The other forms of the APOE gene are e2 and e3. The most common form of APOE is e3. There has been some evidence that shows the APOE e2 version may have a protective effect for risk of AD. In addition to Alzheimer’s disease the APOE gene has been associated with some cardiovascular disorders. Many individuals with familial hypercholesterolemia have two copies of APOE e2. Hypercholesterolemia is a condition in which a person has very high levels of cholesterol and is at high risk for stroke and heart attacks. Hypercholesterolemia is most likely influenced by more than one gene. Additionally, the e4 allele is a risk factor for coronary artery disease.
Genetic testing for AD
· Because of the rarity of APP, PSEN1 and PSEN2 mutations in patients with late-onset AD, testing for these mutations should be limited to those with early-onset AD or a strong family history.
· Relatives of people with documented gene alterations may require testing for family financial or personal planning.
· Presymptomatic testing should be carried out with extreme care and only after genetic counseling so that the individual is aware of the psychological aspects of testing for an incurable illness.
· There may also be consequences in employment and health insurance, which the individual must understand.
· Additionally, a positive test may indicate other family members at risk who have not undergone genetic counseling and do not desire genetic testing.
· APOE e4 testing in individuals that do not show signs of Alzheimer’s disease should not be conducted at this time.
How is Alzheimer’s Disease Diagnosed?
A definitive diagnosis of AD is available only after death, when an autopsy may be completed. However, doctors are able to get a fairly accurate diagnosis in a living person by:
· A detailed family history
· Physical and neurological exams and laboratory tests
· Computerized tomography (CT) scan or magnetic resonance imaging (MRI)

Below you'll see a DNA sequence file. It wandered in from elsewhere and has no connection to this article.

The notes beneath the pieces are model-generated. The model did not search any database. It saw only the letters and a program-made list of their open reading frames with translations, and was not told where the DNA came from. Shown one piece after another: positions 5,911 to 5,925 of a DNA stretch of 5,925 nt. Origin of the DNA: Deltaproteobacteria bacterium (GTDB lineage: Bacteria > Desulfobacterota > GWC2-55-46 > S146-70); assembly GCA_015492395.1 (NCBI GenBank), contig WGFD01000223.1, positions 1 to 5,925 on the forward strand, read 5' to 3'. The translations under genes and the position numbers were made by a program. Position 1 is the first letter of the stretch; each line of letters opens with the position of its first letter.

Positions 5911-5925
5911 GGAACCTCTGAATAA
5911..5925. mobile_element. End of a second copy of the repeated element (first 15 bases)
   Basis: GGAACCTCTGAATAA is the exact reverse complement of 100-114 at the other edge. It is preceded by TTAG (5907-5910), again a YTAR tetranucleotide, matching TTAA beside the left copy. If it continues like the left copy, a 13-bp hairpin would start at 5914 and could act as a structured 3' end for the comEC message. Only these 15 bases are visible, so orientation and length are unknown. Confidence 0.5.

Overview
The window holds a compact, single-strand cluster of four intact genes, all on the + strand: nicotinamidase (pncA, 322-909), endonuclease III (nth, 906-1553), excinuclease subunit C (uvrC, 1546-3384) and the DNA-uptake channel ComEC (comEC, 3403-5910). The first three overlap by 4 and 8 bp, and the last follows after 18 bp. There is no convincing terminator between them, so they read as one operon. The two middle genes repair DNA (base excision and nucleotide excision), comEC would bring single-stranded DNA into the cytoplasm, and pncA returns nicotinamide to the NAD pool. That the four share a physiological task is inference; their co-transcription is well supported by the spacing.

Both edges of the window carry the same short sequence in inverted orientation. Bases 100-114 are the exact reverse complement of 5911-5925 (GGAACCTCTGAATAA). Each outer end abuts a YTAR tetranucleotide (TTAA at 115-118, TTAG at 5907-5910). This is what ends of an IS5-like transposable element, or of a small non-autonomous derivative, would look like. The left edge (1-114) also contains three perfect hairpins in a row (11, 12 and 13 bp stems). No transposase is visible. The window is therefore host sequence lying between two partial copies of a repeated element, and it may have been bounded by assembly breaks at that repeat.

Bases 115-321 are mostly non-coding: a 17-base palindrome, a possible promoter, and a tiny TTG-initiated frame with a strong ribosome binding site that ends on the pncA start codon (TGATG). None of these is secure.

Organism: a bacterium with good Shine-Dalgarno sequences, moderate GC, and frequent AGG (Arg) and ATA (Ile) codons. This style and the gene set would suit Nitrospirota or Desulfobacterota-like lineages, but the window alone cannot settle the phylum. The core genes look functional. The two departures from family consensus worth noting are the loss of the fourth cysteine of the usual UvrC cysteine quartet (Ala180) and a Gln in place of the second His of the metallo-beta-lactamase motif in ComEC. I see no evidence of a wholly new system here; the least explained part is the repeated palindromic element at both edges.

· Additional neuropsychological testing
Specific criteria have been established by physicians in order to make a probable diagnosis of AD:
· Dementia confirmed by clinical and neuropsychological examination
· Progressive worsening of memory and other mental functioning
· No disturbances of consciousness (no blacking out)
· Symptoms began between ages 40-90
· No other disorders might account for dementia
Furthermore, an early, accurate diagnosis of AD can assist in helping patients and their loved ones plan for the future. An early diagnosis allows time to discuss alternatives in care while the patient is able to participate in such decisions. Early diagnosis also offers the best chance to treat the symptoms of the disease.
How is Alzheimer’s Disease Treated?
In the 1970’s researchers discovered that acetylcholine levels, a neurotransmitter important in the formation of memories, fell sharply in individuals with AD. Neurons in specific regions of the brain utilize acetylcholine. These areas, mainly the hippocampus and the cerebral cortex, are the parts of the brain which are most severely affected by AD. This evidence led to the idea that increasing the level of acetylcholine or hindering the breakdown of acetylcholine might be effective methods for treatment of AD. Today, the Food and Drug Administration (FDA) has approved four medications that slow or stop acetylcholinesterase, an enzyme that breaks down acetylcholine. These medications, called cholinesterase inhibitors, have been approved for the treatment of mild to moderate AD. These medications, listed below, are not able to stop the progress of AD however; they do help patients carry out daily activities.
Vitamin E is quite often prescribed as an Alzheimer’s disease treatment. These supplements may help protect the brain from free radicals, which are molecules that can damage cell structures and genetic material. Research shows that vitamin E supplements may provide some benefit to individuals with AD. A consultation with a physician should take place before an individual with AD starts on a vitamin E regimen because of the potential for an interaction with other medications the patient may be taking.
Alternative treatments include those treatments for which the safety and effectiveness is not well documented. Furthermore, the purity of these treatments and the adverse reactions one might experience are not well documented. It is important to note that these dietary supplements are not strictly regulated by the Food and Drug Administration (FDA), the governing body which approves prescription drugs.
Examples of alternative treatments:
Before a new drug can be put on the market it must be proven to be safe and effective. This is usually accomplished by clinical trials, which are research studies to investigate the new medication. The drug must then be approved by the FDA before it can be prescribed by a doctor. See this link for additional information: Clinical Trials Resource Center